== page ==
Many times, this competition is one unto the death.


If a competition is unto the death, then the prize of Honor is life.

Because Honor is life, it is in the Self-Interest of each competitor to win. Self-Interest and Honor become synonymous…because nobody is Self-Interested in dying.

Honor and Self-Interest go further than just preserving one’s own life…it is also about preserving one’s own Way of Life.

What is a Way of Life?

A Way of Life consists culture, traditions, shared values. It’s about beliefs about what’s right and what’s wrong, and how people should treat each other in light of that.

Those who die not only lose their Honor of Life…they lose the Honor of their Way of Life.

This was what happened to the Greeks when they fought each other to a standstill.

In the Peloponnesian War, nobody won…both sides beat each other. Because of that, the Greek Way of Life was destroyed, and was washed away on the crashing waves of Alexander’s Macedonian Empire.


We’ve seen how it is in one’s Self-Interest to preserve the Honor of Life in a Competition unto Death.

Fear, however, makes one doubt that the goal of Honor is possible.

If any man ever walked the earth to know Fear, it was Nigel Kneale.

Nigel Kneale was the writer of the pioneering 1950s Horror and Sci-Fi TV series, Quartermass. His writing captured such emotional depths that it set the tone for the entire television medium, earning him the title of “the man who invented popular TV.”

In fact, it was his work that inspired the infamous horror writer Stephen King and the director John Carpenter…creator of the Halloween franchise being re-released this year.

In a quote from Paul Wells’ book, The Horror Genre: From Beelzebub to Blair Witch, Kneale explains :

“Horror is what you might feel if you went, for example, into a jungle, to a place where you had lost all your bearings, where you were no longer sure of anything. A place where you began to suspect that there was something present which you couldn’t pin down; something which you wouldn’t be able to identify but which would be dangerous and could destroy you” (Wells 11-12).

“Dangerous and could destroy you”…the possibility that your goal of the Honor of Life in a Competition unto Death is unattainable.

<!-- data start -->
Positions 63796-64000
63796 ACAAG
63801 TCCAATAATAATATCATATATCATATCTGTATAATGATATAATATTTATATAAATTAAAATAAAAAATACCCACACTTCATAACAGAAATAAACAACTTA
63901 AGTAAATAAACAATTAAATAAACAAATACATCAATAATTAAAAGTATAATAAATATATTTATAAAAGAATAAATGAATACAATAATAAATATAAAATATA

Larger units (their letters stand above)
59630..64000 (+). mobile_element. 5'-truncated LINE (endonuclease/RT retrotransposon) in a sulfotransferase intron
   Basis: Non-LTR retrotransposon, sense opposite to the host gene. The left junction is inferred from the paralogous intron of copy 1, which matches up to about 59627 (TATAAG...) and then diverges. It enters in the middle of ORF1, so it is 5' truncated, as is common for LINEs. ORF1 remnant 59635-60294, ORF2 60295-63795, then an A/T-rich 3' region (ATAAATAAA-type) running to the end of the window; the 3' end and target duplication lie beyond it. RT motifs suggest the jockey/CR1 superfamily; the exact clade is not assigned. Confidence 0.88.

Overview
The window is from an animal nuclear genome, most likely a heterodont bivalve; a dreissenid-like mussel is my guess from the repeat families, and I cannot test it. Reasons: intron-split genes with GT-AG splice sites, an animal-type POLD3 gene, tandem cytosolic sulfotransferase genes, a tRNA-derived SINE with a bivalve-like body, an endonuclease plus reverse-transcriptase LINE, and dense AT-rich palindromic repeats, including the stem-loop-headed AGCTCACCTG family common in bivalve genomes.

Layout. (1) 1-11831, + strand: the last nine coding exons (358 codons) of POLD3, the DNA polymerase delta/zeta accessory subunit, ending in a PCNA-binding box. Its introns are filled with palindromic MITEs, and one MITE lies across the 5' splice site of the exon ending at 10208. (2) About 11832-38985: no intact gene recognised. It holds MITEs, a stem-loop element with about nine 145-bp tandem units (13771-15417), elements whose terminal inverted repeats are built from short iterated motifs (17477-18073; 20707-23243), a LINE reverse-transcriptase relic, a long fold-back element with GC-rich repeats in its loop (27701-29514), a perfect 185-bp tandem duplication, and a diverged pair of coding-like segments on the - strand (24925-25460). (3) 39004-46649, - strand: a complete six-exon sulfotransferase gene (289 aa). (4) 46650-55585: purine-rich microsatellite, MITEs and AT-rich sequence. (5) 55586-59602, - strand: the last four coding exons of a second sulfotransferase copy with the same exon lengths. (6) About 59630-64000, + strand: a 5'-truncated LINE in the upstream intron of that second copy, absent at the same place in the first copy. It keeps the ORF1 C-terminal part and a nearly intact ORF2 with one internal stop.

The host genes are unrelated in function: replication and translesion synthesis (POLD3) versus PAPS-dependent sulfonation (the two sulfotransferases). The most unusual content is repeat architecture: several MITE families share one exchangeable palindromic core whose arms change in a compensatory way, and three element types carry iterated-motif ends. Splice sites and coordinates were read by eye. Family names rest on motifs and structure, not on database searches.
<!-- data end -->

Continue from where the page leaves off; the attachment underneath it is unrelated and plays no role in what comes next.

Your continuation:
In other words, Fear.

The Bottom Line

It’s in your Self-Interest to preserve the Honor of Life in a Competition unto Death.

Fear makes you doubt that the goal of Honor is possible.

If Fear is allowed to run rampant, it brainwashes you to believe that the goal of Honor is is impossible…leading to defeat, despair, and death.

First in the mind, then in the body.

How does this influence to the Horror Movie Genre?

Find out in our next article…”Philosophy of the Horror Genre…Part 2!”…coming next week in time for Halloween!

Sources Cited

Donovan, Jack. The Way of Men. Milwaukie: OR: Dissonant Hum, 2012.

Kagan, Donald. On the Origins of War and the Preservation of Peace. New York: Anchor Books, 1996

Rath, Tom. Strength Finder 2.0. New York: Gallup Press, 2007.

Wells, Paul. The Horror Genre: From Beelzebub to Blair Witch. London: Wallflower Publishing Limited, 2000.

Further Reading: Thucydides

Kaplan, Robert D. Warrior Politics: Why Leadership Demands a Pagan Ethos. New York: Vintage Books, 2002.

Thucydides. The Landmark Thucydides: A Comprehensive Guide to the Peloponnesian War. Trans Richard Crawley (1878). Ed. Robert D. Strassler. New York: Free Press, 1996.

Further Reading: The Horror Genre

Booker, Christopher. The Seven Basic Plots Why we tell stories. New York: Bloomsbury Continuum, 2006.

Snyder, Blake. Save the Cat! The Last Book on Screenwriting That You’ll Ever Need. Studio City, CA: Michael Wiese Productions, 2005.

Tudor, Andrew. Monsters and Mad Scientists: A Cultural History of the Horror Movie. Oxford: Basil Blackwell Ltd, 1989.

Williams, Dr. Stanley D. The Moral Premise: Harnessing Virtue & Vice for Box Office Success. Studio City, CA: Michael Wiese Productions, 2006.